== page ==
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Spoofy Poop Startup Claims to Have a Fix for San Francisco’s Nastiest Problem

The next big sharing-economy idea or a load of unicorn crap?


It's well known that San Francisco has a serious sidewalk poop problem. What if the sharing economy could come to the rescue? It just might, if the supposedly in-beta app Pooper—an on-demand service that sends paid scoopers out to geolocate the remains of Fido’s last meal—is for real. In the very wink-heavy video announcing the service, a scooper arrives in an Uber-style black car, complete with a poo-emoji-style logo where the Uber “U” would be. The gag is clear: It’s like Uber. For poop.

While Pooper may not be sweeping next year's Crunchies, we wanted to be absolutely sure, so we sent an inquiry to the email address behind the app. Lo and behold, this morning the phone rang: “Hi, this is Ben…from Pooper?” says cofounder Ben Becker, with some hesitation. 

Asked how it feels to identify himself as “Ben from Pooper,” he recovers: “It feels great. We’ve been contacted by a lot of people curious about the service who want to get their hands on it.” According to Becker, who started Pooper with collaborator Elliot Glass, “the amount of people who have signed up to be both poopers and scoopers is in the hundreds now.” The three cities in beta are San Francisco, Los Angeles, and New York, says Becker, who lives in Venice and works as an advertising creative director.

The not-so-subtle Pooper logo.

Given that line of work—and Glass’s as a web designer—Pooper certainly does feel more like a, well, load of crap than the next big sharing-economy service. Becker won’t say, for instance, which VCs they’ve pitched the app to, but he insists they’re for real: “There’s been a mixture of excitement and skepticism given the levity and the tone that comes with an app dealing with dog poop, and we decided to embrace that and use it as our launching pad.”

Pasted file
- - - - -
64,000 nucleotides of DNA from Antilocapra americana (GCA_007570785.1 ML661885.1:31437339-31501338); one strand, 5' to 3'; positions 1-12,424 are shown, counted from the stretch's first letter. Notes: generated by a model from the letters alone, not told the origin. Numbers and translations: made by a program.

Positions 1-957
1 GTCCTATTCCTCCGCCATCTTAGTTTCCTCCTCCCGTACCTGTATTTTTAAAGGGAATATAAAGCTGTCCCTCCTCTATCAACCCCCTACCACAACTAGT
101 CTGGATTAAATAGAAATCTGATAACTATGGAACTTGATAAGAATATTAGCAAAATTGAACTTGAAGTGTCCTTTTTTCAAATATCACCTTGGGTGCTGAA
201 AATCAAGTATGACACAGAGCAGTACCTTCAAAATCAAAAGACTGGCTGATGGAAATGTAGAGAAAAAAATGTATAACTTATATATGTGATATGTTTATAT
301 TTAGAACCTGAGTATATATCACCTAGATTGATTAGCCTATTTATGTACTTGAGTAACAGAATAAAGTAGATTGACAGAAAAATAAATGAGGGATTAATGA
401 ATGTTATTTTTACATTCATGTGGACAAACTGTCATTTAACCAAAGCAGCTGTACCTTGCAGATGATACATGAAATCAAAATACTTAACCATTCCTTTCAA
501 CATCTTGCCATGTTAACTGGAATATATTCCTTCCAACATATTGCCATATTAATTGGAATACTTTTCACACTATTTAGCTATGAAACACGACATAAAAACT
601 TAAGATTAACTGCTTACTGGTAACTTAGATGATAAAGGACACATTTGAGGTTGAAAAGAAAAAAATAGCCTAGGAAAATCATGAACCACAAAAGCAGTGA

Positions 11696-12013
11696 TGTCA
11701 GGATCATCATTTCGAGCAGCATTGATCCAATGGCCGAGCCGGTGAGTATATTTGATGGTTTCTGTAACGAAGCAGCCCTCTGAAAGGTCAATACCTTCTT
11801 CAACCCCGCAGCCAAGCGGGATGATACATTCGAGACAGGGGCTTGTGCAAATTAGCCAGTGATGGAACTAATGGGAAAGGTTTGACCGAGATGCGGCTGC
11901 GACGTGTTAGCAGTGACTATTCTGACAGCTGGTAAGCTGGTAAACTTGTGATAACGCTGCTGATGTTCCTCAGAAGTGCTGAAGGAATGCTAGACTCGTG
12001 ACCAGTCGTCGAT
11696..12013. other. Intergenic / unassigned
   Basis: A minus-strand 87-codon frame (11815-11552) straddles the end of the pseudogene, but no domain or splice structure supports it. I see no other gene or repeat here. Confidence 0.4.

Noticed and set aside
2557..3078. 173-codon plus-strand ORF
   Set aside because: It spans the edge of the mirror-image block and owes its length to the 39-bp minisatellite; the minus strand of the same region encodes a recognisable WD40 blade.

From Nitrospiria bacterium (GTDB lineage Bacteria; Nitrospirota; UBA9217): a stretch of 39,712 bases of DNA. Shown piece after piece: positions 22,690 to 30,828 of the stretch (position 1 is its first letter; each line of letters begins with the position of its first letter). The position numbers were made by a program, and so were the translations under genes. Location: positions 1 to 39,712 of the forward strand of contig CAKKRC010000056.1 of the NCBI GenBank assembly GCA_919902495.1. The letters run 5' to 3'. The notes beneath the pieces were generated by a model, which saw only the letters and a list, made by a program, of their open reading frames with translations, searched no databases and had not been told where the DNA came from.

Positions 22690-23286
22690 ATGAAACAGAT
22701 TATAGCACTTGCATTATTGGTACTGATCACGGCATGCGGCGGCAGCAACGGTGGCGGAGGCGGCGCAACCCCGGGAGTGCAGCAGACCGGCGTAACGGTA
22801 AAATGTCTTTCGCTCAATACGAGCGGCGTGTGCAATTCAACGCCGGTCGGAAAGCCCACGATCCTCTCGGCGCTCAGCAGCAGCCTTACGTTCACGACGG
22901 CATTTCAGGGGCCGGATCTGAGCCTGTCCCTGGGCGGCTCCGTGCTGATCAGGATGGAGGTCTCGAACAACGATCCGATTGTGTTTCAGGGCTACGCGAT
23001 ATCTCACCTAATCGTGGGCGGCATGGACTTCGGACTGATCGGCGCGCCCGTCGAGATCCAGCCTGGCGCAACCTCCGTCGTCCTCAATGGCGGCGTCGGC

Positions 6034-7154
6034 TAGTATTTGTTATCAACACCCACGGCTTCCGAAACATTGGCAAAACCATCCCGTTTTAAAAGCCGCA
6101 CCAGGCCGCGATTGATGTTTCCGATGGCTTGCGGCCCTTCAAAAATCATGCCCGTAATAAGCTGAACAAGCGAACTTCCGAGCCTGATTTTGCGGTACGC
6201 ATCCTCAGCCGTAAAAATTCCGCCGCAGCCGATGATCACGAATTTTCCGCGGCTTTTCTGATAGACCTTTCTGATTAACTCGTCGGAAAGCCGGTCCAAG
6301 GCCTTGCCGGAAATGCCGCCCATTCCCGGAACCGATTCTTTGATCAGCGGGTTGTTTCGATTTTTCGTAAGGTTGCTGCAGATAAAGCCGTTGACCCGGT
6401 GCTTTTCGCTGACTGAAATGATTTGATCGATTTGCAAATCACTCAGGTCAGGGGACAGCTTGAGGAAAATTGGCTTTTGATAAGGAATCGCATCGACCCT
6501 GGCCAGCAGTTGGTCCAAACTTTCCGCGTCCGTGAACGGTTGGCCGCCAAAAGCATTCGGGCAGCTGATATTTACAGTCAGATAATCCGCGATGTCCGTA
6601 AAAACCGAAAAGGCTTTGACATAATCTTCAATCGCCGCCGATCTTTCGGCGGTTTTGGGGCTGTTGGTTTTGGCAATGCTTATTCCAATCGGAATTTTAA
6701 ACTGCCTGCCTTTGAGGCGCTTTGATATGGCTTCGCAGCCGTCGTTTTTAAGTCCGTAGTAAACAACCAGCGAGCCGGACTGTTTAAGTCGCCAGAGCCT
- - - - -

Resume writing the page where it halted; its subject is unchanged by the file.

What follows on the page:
Becker won't elaborate on how much scoopers will be paid, but says that deciding factors will include distance, time of day or night, the scooper’s mode of transport, and the competition from other scoopers in the area. For poopers, there’s a Netflix-style tiered-rate structure ranging from $15/month for two scoops a day in a 15-mile radius all the way up to $35/month for the unlimited "Pooper Elite" plan. 

So, what’s to stop a scooper from flaking out and collecting the fee but never showing up? A turd, after all, isn’t like an Uber passenger—it can’t give a scooper a bad rating. Becker says the whole transaction gets verified via photos: The pooper requests a scoop by sending a photo and a geotag, and the scooper confirms the completion of the task with a photo of his own. And, just like that, legions of people have been persuaded to go around with smartphones full of real-live poo emoji. “That sounds awesome,” Becker says when we relay that image to him. “That’d be the dream.”

But what of San Francisco’s very real problem of human waste lying out in the open? Would scoopers take care of that, too? “That is a gray zone,” acknowledges Becker. “We’re trying to have a singular message around dog poop,” he says, but “yes, you could in fact report other fecal matter and have that picked up, whether human or cat or what have you.” As long as you’re willing to pay for it.


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